Traditional religious marriages bring valuable stability to my country, my community, and my life. I admit that freely.

And I don't care.

I don't want that much stability. I don't want stability at the cost of hatred. I don't want a life so stable that, while I'm hiking with my good friend Mel, we have to worry that someone might overhear her talking about her girlfriend. I'm not so ravening after peace and quiet that I want Vikrant to be anything less than himself, because I find Vikrant's himself to be quite a delightful one. And I sure as hell ain't willing to pretend that another person's sex life is any of my damned business, let alone that it could somehow threaten my wobbly-ass secular marriage.

Keep your stability. It's covered in blood and lies. My hands ain't the cleanest, but I'll be damned if I'll dip 'em in shit.

Thursday, March 18, 2010

I Oppose ENDA Because It Could Lead To The Extinction Of Humanity

The Employment Non-Discrimination Act, first introduced in 1994, would prohibit job discrimination against lesbian, gay, bisexual and transgender people. Contrary to what some activist judges would like you to believe, this is not an isolated piece of legislation. The Proponents of the “gay agenda” are systematically setting the stage for same-sex marriage and the silencing of those who would call their lifestyle immoral and sinful. But that's just the first step in their agenda.

Once we allow that first domino to fall, we are setting foot on a slippery slope. Same-sex marriage will lead, logically and inexorably, to the legalization of polygamy, bestiality, and pedophilia. And in the murky cesspool waiting at the very bottom of that slope lies a society with no moral compass -- a society where a man is free to marry his dog or his horse.

But do you see the truth? Even this is only the beginning.

After the dregs of our society are allowed not only to slake but to sanctify their every fleshy want, whence will their hungers lead them? Logically, they must turn beyond the flesh and into the microscopic world.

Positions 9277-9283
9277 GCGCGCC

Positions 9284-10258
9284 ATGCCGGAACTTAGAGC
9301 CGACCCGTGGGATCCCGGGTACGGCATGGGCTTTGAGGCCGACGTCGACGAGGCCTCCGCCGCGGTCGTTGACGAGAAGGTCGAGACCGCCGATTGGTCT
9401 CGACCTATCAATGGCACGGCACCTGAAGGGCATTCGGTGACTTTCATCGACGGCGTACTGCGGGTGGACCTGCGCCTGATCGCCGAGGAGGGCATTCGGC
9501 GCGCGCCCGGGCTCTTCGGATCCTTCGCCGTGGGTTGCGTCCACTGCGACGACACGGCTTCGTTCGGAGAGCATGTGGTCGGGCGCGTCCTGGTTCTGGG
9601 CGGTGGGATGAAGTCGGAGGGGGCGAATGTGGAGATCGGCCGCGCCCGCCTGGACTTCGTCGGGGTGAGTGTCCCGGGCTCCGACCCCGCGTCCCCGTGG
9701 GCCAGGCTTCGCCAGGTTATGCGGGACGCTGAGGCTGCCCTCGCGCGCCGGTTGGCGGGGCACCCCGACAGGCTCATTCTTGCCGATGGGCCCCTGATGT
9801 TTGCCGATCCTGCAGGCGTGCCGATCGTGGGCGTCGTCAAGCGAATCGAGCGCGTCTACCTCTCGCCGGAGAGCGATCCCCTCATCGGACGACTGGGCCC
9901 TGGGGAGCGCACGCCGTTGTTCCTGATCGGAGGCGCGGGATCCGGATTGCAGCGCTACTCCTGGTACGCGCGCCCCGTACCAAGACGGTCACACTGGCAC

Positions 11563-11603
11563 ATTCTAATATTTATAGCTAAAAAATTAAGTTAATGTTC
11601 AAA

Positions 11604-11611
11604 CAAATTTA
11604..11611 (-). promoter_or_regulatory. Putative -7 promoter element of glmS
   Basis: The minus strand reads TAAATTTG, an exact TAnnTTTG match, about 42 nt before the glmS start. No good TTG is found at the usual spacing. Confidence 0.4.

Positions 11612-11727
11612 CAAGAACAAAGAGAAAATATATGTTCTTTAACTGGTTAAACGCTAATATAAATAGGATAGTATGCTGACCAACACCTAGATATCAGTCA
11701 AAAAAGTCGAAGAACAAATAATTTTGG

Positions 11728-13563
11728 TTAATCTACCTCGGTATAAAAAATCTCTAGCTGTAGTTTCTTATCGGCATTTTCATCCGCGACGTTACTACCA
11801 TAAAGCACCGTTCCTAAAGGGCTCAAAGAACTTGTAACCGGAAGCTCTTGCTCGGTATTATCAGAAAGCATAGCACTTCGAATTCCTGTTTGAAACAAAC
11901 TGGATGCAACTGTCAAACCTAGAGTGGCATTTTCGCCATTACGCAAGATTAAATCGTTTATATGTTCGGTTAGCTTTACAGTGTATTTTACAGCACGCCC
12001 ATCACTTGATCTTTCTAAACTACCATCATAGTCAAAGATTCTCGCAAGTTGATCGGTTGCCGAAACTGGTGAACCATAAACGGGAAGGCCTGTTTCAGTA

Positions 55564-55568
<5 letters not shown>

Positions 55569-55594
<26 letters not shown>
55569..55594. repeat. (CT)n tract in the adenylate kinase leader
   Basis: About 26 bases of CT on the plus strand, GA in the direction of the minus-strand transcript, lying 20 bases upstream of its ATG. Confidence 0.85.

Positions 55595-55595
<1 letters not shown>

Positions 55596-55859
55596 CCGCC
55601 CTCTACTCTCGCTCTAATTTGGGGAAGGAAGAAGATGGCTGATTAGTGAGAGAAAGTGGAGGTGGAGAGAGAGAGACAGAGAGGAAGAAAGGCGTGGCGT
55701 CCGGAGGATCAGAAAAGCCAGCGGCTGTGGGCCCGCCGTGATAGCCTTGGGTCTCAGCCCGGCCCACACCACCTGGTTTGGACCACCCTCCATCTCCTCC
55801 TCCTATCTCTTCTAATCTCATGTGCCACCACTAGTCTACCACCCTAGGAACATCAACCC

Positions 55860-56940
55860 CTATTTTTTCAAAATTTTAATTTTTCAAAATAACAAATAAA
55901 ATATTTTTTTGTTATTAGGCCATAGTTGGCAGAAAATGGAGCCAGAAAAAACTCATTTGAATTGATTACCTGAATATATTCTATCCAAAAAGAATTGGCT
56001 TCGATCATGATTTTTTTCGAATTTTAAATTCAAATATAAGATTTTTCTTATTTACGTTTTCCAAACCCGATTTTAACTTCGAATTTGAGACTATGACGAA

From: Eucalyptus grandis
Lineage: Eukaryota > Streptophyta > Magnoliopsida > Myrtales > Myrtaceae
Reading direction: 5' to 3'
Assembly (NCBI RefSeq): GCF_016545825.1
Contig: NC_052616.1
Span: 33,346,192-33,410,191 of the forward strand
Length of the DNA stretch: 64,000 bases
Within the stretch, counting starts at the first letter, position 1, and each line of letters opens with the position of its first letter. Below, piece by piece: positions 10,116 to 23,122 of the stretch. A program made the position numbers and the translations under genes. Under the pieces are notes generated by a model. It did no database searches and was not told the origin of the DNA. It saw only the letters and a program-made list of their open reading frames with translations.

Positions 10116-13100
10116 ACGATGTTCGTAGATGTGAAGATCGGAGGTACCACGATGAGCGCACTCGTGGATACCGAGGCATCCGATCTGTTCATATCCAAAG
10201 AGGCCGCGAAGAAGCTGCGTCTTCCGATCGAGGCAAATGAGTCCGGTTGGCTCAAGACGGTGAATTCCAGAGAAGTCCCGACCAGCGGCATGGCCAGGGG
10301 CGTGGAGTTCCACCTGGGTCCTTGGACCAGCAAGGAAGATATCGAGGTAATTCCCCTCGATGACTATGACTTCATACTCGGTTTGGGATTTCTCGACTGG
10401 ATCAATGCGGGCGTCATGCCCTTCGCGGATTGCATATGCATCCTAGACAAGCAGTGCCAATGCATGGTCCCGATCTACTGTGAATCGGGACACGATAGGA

Having long ago left behind the sanctity of the marriage of man and woman, the men of this future society will cast aside all common sense in their perverse need to bond with ever more unlikely partners. Their gaze will fall upon the most readily available and eagerly bonding element of them all, and a new perversion will become commonplace: the marriage of a man to the lowly oxygen molecule. This will not only destroy the natural order of covalent carbon-oxygen bonding, but leave our very children gasping for breath.

We must protect the children.

And what is the next step in this clear logical progression? What will happen when that strumpet oxygen, sharing its electrons with anyone it meets, loses its allure? Man will turn to the simple, sublime charm of the hydrogen atom.

Our sun is only about halfway through its main sequence evolution; if it continues to follow God's plan, it has five billion years' worth of hydrogen fuel remaining at its core. Ah, but what if the voracious liberals of tomorrow are allowed to work their deviant ways upon our very cosmology? Far-fetched, you say? Let us turn to the Bible.
Colossians 3:14
And over all these virtues put on love, which binds them all together in perfect unity.

1 John 4:8
Whoever does not love does not know God, because God is love.
Do you still doubt that love, the kernel around which misguided liberals want to reform marriage, is powerful enough to tear apart our molecular bonds and through them our very firmament? Nuptuals between man and hydrogen atom will quickly deplete the solar reserves and push the sun prematurely into its red giant phase, engulfing the earth and ending all life.

Everybody likes new ideas, new rituals. The sanctity of marriage will never be replaced by liberal ideas about love. In the end, life and family are about the connection between one man and one woman. And ENDA is about trying to sterilize the earth with fire.